109

For my authentication process I create a unique token when a user logs in and put that into a cookie which is used for authentication.

So I would send something like this from the server:

Set-Cookie: token=$2a$12$T94df7ArHkpkX7RGYndcq.fKU.oRlkVLOkCBNrMilaSWnTcWtCfJC; path=/;

Which works on all browsers. Then to delete a cookie I send a similar cookie with the expires field set for January 1st 1970

Set-Cookie: token=$2a$12$T94df7ArHkpkX7RGYndcq.fKU.oRlkVLOkCBNrMilaSWnTcWtCfJC; path=/; expires=Thu, Jan 01 1970 00:00:00 UTC; 

And that works fine on Firefox but doesn't delete the cookie on IE or Safari.

So what is the best way to delete a cookie (without JavaScript preferably)? The set-the-expires-in-the-past method seems bulky. And also why does this work in FF but not in IE or Safari?

180

Sending the same cookie value with ; expires appended will not destroy the cookie.

Invalidate the cookie by setting an empty value and include an expires field as well:

Set-Cookie: token=deleted; path=/; expires=Thu, 01 Jan 1970 00:00:00 GMT

Note that you cannot force all browsers to delete a cookie. The client can configure the browser in such a way that the cookie persists, even if it's expired. Setting the value as described above would solve this problem.

  • 34
    I would recommend to use an empty text as rubbish, instead of "deleted", to avoid confusion later with a potentially legal value equals to "deleted" – yegor256 Oct 29 '12 at 6:18
  • 8
    @raulk Yes, you are correct. Funny that it has not been noticed before, hopefully it did not cause too much issue. yegor256, an empty value should work in most cases. Related: some people may wonder why their cookies do not get removed even after sending this header. In that case, have a look at cookies from other domains. For example, after deleting foo=bar; domain=www.example.com, an other cookie foo=qux; domain=.example.com will be used. – Lekensteyn Jun 26 '13 at 13:23
  • 3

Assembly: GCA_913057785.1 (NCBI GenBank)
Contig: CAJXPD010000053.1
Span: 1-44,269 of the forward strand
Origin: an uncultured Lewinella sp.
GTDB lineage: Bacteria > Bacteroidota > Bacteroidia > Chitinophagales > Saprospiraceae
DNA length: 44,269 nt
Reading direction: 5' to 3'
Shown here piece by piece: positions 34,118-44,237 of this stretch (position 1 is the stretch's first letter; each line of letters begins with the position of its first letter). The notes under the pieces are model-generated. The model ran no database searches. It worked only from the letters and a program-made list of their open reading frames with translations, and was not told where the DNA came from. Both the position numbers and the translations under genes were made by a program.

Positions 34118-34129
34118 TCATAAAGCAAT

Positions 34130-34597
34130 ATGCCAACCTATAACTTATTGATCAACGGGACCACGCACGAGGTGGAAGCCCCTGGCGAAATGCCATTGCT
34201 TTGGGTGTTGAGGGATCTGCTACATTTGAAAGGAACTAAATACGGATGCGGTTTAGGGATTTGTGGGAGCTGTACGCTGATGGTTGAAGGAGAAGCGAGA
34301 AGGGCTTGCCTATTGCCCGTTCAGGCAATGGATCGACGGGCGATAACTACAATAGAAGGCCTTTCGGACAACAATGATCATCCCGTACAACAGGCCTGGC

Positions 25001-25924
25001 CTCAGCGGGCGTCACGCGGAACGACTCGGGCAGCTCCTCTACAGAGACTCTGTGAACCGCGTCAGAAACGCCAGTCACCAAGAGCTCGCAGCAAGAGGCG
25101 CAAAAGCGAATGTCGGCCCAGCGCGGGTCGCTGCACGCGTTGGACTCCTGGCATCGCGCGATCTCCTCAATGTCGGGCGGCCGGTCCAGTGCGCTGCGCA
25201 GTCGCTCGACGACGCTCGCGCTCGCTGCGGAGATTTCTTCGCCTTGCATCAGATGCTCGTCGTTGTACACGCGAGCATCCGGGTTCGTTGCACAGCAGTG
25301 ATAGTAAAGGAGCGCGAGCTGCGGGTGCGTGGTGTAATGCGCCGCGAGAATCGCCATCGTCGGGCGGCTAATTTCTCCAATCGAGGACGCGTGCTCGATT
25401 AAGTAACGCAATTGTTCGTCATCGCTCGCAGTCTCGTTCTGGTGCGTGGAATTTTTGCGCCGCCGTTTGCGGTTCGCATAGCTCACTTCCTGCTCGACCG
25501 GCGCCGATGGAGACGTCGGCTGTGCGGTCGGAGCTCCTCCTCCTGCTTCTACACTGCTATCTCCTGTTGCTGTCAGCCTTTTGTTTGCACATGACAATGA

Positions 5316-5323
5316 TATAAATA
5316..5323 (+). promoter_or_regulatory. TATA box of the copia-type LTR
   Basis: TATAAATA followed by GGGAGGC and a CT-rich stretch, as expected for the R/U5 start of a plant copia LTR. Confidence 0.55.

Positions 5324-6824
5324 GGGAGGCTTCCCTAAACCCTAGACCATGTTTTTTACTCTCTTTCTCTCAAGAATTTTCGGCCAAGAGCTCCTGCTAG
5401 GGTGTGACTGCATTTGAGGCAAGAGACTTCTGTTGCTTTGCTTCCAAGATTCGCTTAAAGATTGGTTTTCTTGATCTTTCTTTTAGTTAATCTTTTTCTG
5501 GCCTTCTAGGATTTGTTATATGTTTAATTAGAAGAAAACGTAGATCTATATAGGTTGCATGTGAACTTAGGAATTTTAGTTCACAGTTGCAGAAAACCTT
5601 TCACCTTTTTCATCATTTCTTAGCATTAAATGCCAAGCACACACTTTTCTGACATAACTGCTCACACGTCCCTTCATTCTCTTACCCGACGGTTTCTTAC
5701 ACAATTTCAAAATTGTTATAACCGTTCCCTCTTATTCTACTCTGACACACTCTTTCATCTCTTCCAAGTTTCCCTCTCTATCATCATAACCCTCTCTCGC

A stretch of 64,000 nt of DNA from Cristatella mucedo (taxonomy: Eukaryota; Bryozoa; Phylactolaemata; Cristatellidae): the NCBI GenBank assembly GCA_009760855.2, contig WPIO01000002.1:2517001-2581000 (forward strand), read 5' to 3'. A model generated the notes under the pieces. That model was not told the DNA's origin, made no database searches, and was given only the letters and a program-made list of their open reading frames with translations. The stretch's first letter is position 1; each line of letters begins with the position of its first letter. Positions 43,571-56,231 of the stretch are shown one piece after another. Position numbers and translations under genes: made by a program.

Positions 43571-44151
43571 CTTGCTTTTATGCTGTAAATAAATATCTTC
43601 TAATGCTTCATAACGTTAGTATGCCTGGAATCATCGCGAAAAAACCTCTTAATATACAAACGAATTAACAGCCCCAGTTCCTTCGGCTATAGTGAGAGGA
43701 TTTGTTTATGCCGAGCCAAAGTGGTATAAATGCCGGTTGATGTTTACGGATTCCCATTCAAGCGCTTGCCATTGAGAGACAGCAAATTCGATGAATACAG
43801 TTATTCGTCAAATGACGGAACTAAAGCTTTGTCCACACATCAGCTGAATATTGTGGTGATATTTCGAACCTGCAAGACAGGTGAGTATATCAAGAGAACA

"The client can configure the browser in such a way that the cookie persists, even if it's expired. Setting the value as described above would solve this problem." Couldn't the client could configure the browser to ignore your request to set the cookie contents to "deleted" too? You have no way to force the client to do anything it doesn't want to. – Ajedi32 Dec 23 '15 at 17:36
  • @Ajedi32 It could, but then you must go through additional effort to do so (as a client). The behavior of ignoring an empty value is much more common, it would not make sense for a browser to ignore such requests, especially for session IDs which are invalidated. – Lekensteyn Dec 24 '15 at 9:09
  • Courtesy stackoverflow.com/a/20320610/1895600 Do set the same path. – mayankcpdixit Jan 4 '18 at 6:46
11

Setting "expires" to a past date is the standard way to delete a cookie.

Your problem is probably because the date format is not conventional. IE probably expects GMT only.

5

At the time of my writing this answer, the accepted answer to this question appears to state that browsers are not required to delete a cookie when receiving a replacement cookie whose Expires value is in the past. That claim is false. Setting Expires to be in the past is the standard, spec-compliant way of deleting a cookie, and user agents are required by spec to respect it.

Using an Expires attribute in the past to delete a cookie is correct and is the way to remove cookies dictated by the spec. The examples section of RFC 6255 states:

Finally, to remove a cookie, the server returns a Set-Cookie header with an expiration date in the past. The server will be successful in removing the cookie only if the Path and the Domain attribute in the Set-Cookie header match the values used when the cookie was created.

The User Agent Requirements section includes the following requirements, which together have the effect that a cookie must be immediately expunged if the user agent receives a new cookie with the same name whose expiry date is in the past

  1. If [when receiving a new cookie] the cookie store contains a cookie with the same name, domain, and path as the newly created cookie:

    1. ...
    2. ...
    3. Update the creation-time of the newly created cookie to match the creation-time of the old-cookie.
    4. Remove the old-cookie from the cookie store.
  2. Insert the newly created cookie into the cookie store.

A cookie is "expired" if the cookie has an expiry date in the past.

The user agent MUST evict all expired cookies from the cookie store if, at any time, an expired cookie exists in the cookie store.